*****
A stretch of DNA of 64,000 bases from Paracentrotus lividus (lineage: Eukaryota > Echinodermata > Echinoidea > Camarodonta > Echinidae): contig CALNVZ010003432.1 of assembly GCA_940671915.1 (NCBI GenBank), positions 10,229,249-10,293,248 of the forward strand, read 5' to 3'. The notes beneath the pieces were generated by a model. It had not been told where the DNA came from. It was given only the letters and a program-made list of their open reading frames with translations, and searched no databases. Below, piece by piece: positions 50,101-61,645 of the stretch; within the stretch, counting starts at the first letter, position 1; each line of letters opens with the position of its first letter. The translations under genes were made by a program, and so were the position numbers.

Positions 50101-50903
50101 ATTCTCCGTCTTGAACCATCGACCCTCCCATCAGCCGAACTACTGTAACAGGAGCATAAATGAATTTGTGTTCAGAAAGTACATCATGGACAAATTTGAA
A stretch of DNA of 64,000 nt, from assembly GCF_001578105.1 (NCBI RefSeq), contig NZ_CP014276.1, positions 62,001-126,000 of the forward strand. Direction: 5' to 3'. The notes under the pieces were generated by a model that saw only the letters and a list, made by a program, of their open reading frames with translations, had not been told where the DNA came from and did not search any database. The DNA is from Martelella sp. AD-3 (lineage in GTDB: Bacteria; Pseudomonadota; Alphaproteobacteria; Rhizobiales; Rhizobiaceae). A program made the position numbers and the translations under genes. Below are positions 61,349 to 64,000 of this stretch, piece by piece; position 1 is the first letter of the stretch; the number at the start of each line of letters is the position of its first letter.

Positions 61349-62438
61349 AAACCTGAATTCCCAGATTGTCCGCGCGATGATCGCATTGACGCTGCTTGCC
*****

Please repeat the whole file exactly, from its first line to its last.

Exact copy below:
A stretch of DNA of 64,000 bases from Paracentrotus lividus (lineage: Eukaryota > Echinodermata > Echinoidea > Camarodonta > Echinidae): contig CALNVZ010003432.1 of assembly GCA_940671915.1 (NCBI GenBank), positions 10,229,249-10,293,248 of the forward strand, read 5' to 3'. The notes beneath the pieces were generated by a model. It had not been told where the DNA came from. It was given only the letters and a program-made list of their open reading frames with translations, and searched no databases. Below, piece by piece: positions 50,101-61,645 of the stretch; within the stretch, counting starts at the first letter, position 1; each line of letters opens with the position of its first letter. The translations under genes were made by a program, and so were the position numbers.

Positions 50101-50903
50101 ATTCTCCGTCTTGAACCATCGACCCTCCCATCAGCCGAACTACTGTAACAGGAGCATAAATGAATTTGTGTTCAGAAAGTACATCATGGACAAATTTGAA
A stretch of DNA of 64,000 nt, from assembly GCF_001578105.1 (NCBI RefSeq), contig NZ_CP014276.1, positions 62,001-126,000 of the forward strand. Direction: 5' to 3'. The notes under the pieces were generated by a model that saw only the letters and a list, made by a program, of their open reading frames with translations, had not been told where the DNA came from and did not search any database. The DNA is from Martelella sp. AD-3 (lineage in GTDB: Bacteria; Pseudomonadota; Alphaproteobacteria; Rhizobiales; Rhizobiaceae). A program made the position numbers and the translations under genes. Below are positions 61,349 to 64,000 of this stretch, piece by piece; position 1 is the first letter of the stretch; the number at the start of each line of letters is the position of its first letter.

Positions 61349-62438
61349 AAACCTGAATTCCCAGATTGTCCGCGCGATGATCGCATTGACGCTGCTTGCC